Despite the best intentions presented by the ring, whether is scares men from speaking to me fearing a lurking husband or fiancé, or mystifying to others, it almost never leaves my finger, except when I am doing dishes, and sometimes not even then. This ring, though, has a knack for drawing attention to itself, which is fascinating in the fact that it is a plain sterling silver band, there is nothing attention seeking about it. It is simple, understated, and classic and excellent quality for how it it cost. Somehow, though, upon seeing this band, the first question that escapes anyones' mouth is, "Are you married?" To which the answer is, "No." Some people move on, most to do not, they puzzle over it, and other immediately get to the point and ask, "Why the ring, then?" And from there I get to explain that it means that the only person I will ever share a bed with is the man I marry, after we are married. The usual response is derision at such an austere goal, often dismissing it as an impossible feat. Sorry, someone told me that five years ago and here I am, status intact. This time, however, it prompted a different discussion all together, and one of the most confirming moments I have had in the past four years.
"I am now going to ask you a very awkward question, Sheridan, but since there are other sailors present it won't be quite as bad as it could be." I nodded. I transferred from a small Christian college in the Denver suburbs, I doubted there was anything he could say that I would construe as awkward. I spent one semester last year living with my engagement-wedding-child obsessed roommate, who took Human Sexuality as one of her fall courses and gave us answers to questions I never would have asked to in the beginning--there is very little he could surprise me with. "Have you ever had a PAP smear?"
And instantly, he proved me wrong. I never had discussed anything about visiting OB/GYNs, ever. I shook my head. The thought that men and women do that for a living makes my stomach twist, you should know that, but also because all my girlfriends, most of them never saw such a doctor until they were engaged. Shoot, military medical exams, apparently I am not to be so lucky. "The reason I ask is because, it takes a while to get those results back, which make them a pain to wait for and they tend to slow down the application process. I am telling you this because of what you are saying that ring means, that you can sign a form swearing you have never engaged in sexual intercourse and therefore waive the application requirement of having that particular procedure done. It speeds up your application exponentially."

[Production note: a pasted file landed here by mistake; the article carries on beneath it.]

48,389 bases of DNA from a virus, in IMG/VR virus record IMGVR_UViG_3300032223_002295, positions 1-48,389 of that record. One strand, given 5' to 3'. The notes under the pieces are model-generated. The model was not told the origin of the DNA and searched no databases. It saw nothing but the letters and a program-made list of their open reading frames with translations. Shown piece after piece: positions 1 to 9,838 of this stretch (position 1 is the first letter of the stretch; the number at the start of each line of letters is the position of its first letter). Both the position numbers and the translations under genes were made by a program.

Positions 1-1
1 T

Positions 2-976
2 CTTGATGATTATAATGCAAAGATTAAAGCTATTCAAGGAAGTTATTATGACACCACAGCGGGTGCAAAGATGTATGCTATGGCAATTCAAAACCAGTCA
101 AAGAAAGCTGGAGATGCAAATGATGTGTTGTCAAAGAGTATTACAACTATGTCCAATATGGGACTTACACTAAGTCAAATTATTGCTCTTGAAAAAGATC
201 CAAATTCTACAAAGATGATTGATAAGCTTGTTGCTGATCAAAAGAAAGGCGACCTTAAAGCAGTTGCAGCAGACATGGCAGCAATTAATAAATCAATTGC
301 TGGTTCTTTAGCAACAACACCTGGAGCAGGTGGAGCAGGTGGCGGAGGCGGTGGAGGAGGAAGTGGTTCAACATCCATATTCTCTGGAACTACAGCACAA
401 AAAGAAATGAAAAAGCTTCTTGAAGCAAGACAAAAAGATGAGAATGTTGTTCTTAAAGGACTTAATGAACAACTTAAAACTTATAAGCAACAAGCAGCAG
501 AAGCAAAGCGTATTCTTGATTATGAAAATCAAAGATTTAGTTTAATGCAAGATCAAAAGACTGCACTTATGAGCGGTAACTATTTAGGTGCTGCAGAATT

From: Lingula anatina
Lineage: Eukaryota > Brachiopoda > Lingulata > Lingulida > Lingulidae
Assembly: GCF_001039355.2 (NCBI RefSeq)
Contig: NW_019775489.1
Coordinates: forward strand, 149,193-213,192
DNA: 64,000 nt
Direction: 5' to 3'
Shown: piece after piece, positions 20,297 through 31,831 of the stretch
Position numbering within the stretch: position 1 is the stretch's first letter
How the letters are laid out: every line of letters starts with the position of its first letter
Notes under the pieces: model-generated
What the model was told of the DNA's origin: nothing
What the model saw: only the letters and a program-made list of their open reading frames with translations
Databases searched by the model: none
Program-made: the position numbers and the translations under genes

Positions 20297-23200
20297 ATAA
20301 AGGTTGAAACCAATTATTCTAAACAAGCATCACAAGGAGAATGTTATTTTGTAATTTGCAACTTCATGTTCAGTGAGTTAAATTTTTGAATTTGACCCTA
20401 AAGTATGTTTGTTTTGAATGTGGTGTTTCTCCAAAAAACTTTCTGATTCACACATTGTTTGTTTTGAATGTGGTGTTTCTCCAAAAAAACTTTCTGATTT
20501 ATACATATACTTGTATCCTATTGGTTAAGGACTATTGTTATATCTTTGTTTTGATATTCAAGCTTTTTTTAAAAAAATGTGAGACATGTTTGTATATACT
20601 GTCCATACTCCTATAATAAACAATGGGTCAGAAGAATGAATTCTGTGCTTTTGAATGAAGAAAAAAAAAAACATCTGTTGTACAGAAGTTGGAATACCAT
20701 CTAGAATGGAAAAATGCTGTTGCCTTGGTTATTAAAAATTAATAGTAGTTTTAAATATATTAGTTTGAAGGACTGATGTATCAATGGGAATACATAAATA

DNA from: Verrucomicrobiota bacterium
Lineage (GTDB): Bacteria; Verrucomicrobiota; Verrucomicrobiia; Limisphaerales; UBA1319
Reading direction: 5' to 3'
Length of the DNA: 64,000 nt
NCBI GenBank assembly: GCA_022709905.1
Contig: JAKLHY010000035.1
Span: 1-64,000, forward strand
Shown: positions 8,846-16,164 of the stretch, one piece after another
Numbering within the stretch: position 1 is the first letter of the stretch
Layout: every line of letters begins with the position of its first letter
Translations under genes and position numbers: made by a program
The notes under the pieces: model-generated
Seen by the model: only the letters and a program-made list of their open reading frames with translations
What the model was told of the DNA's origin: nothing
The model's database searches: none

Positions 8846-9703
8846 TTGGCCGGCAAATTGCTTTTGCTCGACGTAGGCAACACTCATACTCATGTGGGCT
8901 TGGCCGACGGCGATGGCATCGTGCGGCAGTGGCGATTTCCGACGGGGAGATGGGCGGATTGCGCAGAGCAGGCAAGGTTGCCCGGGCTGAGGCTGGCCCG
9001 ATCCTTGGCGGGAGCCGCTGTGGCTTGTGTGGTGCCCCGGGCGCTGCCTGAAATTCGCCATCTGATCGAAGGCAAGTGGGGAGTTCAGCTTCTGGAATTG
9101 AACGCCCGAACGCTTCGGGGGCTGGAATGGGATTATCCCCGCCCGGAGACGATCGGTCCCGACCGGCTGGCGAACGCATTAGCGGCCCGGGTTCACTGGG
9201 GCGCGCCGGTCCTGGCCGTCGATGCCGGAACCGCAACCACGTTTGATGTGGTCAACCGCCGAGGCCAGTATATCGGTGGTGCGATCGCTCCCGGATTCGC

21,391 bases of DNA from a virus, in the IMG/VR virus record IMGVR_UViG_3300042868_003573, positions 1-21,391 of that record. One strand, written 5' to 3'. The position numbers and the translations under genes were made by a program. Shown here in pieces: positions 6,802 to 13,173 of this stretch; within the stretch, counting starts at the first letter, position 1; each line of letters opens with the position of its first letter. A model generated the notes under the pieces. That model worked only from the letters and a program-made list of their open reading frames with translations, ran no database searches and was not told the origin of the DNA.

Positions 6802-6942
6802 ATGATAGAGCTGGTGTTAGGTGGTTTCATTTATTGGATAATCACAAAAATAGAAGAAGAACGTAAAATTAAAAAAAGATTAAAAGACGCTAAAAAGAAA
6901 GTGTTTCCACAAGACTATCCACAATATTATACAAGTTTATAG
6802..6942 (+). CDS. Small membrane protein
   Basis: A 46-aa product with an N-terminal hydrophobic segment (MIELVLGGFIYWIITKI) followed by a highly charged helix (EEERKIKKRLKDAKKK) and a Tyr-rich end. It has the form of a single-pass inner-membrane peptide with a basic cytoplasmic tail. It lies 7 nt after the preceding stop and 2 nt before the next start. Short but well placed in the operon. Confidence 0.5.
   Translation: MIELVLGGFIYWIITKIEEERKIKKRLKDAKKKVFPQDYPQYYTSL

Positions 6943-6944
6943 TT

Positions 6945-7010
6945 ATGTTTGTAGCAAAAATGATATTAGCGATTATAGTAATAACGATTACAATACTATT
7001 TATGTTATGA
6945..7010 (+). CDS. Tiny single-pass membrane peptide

I could not help but smile and tell him I would sign whatever form he wanted. I am prepared swear to the United States government that my promise of purity is legitimate. As if choosing this for myself, in full devotion to the expectations laid out by our Lord and Savior, with my parents' full support, was not affirming enough, the United States military was now saying that I was swearing to them that I was not lying. Perjure yourself to the military and you might as well kiss that career path goodbye.
That is what Red meant when she laughed and yelled, "Everyone needs to hear this story!" She was blown away by the fact that the military had a form where virgins could sign their name, swearing their purity. I was more surprised by my recruiter saying that I was the first person he had ever been able to say that to. Affirmation, right there. Living proof that I have gumption.
So, now you know what the story is, and I hope the part you take away is not that the military has a form that allows you to circumvent medical procedures, however convenient that may be, but the fact that such a form exists means there is faith held within humanity something so special is worth waiting for and that, in the years my recruiter has served, I am the only person he has ever been able to say that to. I am telling you this so that it might feel like he has said it to all of you, who waiting for the white dress, and the anxiety and nervousness that comes from knowing you have never been with anyone else, but also the anticipation that exists in conjunction with that.
Whether you have never been with anyone or multiple someones, though, you should never made to feel belittled for that. Humanity cannot determine grace, that is up to the LORD alone. Take heart sisters, for although we may not see it, there are brothers in Christ struggling alongside us.